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Haute couture on small screen

Aparna Krishnakumar | January 12, 2005 13:53 IST

When Nirmala Sood, fashion stylist at Balaji Telefilms, walks into a wholesale saree shop, shopkeepers vie for her attention.

They are eager to see what sarees she chooses because the next day those very sarees are sold to retailers under brand names like Parvati, Kumkum, and Tulsi (characters from Balaji's serials).

Similarly, drop in at Delhi-based fashion designer Satya Paul's stores around the country and you'll find Jassi (Sony Entertainment Television's serial) garments on display.

Welcome to the hottest new phenomenon on the small screen -- fashion designers are using television to reach out to bigger audiences.

Designers like Manish Malhotra, Vikram Phadnis and Satya Paul are creating a variety of clothes for television stars and, at times, for the entire serials.

Says the Mumbai based Vikram Phadnis who recently designed clothes for the contestants for Zee's reality show Cinestar ki Khoj: "Television stars are watched daily and fashion trends are watched closely and followed by the masses."

Two years ago, Manish Malhotra entered the small screen by designing clothes for Sonali Bendre's show on Star Plus' Kya Masti, Kya Dhoom. He followed that up in 2003 by designing clothes for Karisma Kapoor's serial on Sahara TV Kudrat Karishma Ka.

Designers Shane and Falguni's clothes have been worn by MTV Veejays. Both also designed garments for the MTV Immies award this year. Satya Paul designs clothes for the character Jassi in the serial Jassi Jaisi Koi Nahi.

All this is a sea-change from what used to occur some years ago. Phadnis recalls that when he began his designing career 10 years ago with serials like the Sangeeta Bijlani starrer Chandni and BPL Oye, producers used to look out for 'clothes sponsors' since budgets were tiny.

They're still small. Says Shane, of Falguni & Shane: "Television is a restrictive medium in terms of money; we are used to creating designs without thinking about the cost. When television producers ask us to create five shirts for Rs 10,000, I think I am not comfortable working under limitations."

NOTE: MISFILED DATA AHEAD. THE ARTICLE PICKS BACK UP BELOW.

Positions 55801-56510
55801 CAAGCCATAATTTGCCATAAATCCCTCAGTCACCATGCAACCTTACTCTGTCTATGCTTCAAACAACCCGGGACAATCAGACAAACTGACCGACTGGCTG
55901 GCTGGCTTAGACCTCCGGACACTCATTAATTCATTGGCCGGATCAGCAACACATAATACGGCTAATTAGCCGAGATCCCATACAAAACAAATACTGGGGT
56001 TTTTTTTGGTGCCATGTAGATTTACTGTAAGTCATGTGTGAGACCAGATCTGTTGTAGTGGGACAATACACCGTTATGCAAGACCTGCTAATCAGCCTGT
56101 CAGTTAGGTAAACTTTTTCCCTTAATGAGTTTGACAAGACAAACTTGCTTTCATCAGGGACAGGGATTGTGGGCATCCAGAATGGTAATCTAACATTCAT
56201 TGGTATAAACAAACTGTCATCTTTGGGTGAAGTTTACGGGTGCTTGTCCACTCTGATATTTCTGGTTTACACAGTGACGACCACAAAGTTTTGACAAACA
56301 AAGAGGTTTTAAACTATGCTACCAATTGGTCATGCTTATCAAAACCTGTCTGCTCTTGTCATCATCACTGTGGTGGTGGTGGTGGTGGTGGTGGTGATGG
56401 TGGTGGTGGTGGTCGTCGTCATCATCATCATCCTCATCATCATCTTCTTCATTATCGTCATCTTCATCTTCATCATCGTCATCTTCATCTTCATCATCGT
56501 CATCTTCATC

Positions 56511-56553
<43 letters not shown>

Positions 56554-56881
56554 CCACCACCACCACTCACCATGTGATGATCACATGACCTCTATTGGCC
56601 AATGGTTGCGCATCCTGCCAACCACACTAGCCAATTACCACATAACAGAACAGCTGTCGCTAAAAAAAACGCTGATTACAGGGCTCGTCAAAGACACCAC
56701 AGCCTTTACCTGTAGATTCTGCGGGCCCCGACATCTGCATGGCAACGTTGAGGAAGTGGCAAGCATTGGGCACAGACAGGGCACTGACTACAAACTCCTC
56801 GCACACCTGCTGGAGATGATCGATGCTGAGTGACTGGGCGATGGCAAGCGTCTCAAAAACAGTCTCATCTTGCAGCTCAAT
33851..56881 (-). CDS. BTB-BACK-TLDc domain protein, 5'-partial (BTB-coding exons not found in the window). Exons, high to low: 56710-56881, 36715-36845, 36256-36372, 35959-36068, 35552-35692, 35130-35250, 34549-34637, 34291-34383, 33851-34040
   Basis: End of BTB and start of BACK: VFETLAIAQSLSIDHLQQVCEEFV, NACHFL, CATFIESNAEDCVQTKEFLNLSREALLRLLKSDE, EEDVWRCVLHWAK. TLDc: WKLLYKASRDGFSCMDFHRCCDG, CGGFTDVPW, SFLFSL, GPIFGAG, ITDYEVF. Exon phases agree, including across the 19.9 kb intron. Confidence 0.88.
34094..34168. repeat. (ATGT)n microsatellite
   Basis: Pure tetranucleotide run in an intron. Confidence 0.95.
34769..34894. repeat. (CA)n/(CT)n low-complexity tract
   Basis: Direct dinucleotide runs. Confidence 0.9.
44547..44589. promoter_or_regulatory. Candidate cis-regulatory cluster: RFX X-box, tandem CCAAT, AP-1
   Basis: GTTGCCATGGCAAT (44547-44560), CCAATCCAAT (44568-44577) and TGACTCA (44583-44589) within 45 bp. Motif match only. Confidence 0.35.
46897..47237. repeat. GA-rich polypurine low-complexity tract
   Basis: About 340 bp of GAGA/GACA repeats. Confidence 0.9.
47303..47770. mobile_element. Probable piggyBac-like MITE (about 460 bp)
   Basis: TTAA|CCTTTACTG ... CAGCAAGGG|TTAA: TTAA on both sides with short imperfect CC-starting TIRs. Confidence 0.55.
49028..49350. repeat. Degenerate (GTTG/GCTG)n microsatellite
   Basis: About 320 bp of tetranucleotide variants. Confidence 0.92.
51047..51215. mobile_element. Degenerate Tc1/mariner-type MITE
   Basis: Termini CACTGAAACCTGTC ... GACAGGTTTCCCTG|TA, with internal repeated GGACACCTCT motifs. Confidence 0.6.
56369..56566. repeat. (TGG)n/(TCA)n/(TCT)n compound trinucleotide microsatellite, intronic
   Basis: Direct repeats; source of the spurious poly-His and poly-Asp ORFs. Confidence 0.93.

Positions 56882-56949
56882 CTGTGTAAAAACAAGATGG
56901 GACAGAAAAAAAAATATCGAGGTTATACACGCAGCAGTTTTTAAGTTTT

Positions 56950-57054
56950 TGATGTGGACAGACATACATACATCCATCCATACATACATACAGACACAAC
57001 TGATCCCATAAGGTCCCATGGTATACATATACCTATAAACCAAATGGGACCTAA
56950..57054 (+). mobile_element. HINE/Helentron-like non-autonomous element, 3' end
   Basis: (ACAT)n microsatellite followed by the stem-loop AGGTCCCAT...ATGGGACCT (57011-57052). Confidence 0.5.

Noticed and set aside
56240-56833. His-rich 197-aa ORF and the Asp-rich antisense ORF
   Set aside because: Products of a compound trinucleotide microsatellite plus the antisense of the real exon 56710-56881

Other designers also agree that budgets are still limited when compared with film budgets. But many like Phadnis have accepted this -- they get much bigger exposure on television today than they would have years ago.

Says Payal Singhal, who styled clothes for MTV Veejays: "Designers view television as an indirect form of advertising and so often work on a cost basis. They get their money spent on clothes, a creative fee and name in the credits; it's a complete win-win situation for them."

Even after Zee and Star India launched channels, styling never got top billings. That began to change after music channels MTV and Channel V were launched.

According to Singhal, the music channels ensured that the presenters looked good. Both international channels wanted to project a certain image and so Veejays began sporting the latest international clothes. And then Balaji Telefilms entered.

Designers attribute the present importance of styling and fashion to Ekta Kapoor and her serials. When Kapoor stormed television channels with her Saas Bahu concepts, she also created a demand for the attire the characters in her serials wore.

The serials became such a rage that Parvati's bindi and Tulsi's saree became benchmarks for the middle class Indian woman. Says Malhotra: "Kapoor changed the look of TV serials and made women look more glamorous."

Adds Sood, who is responsible for designing and styling all the characters of the 20 Balaji serials that are on air: "Detailed attention has been paid to creating the individual look for each of the characters."

Sood says Balaji spends an average of Rs 15 lakh-Rs 20 lakh (Rs 1.5-Rs 2 million) per show on clothes every month.

Designers won't disclose how much money they make but they are usually paid a lump sum creative fee or at times paid per episode.

But, notes Phadnis, beyond a point money doesn't make a difference -- the opportunity to reach out to many is a good incentive by itself.

The exposure they get could in future trigger off a mass fashion revolution. To be sure, Singhal and Shane feel that India will have to wait for years before styling and designing take centrestage.

But Malhotra believes that, just as in the US where serials like Friends and Sex and the City created fashion trends, in India too television serials will set the trend for the prÍt line.

Says he: "With television actors looking so good, film stars have to work harder to look better."

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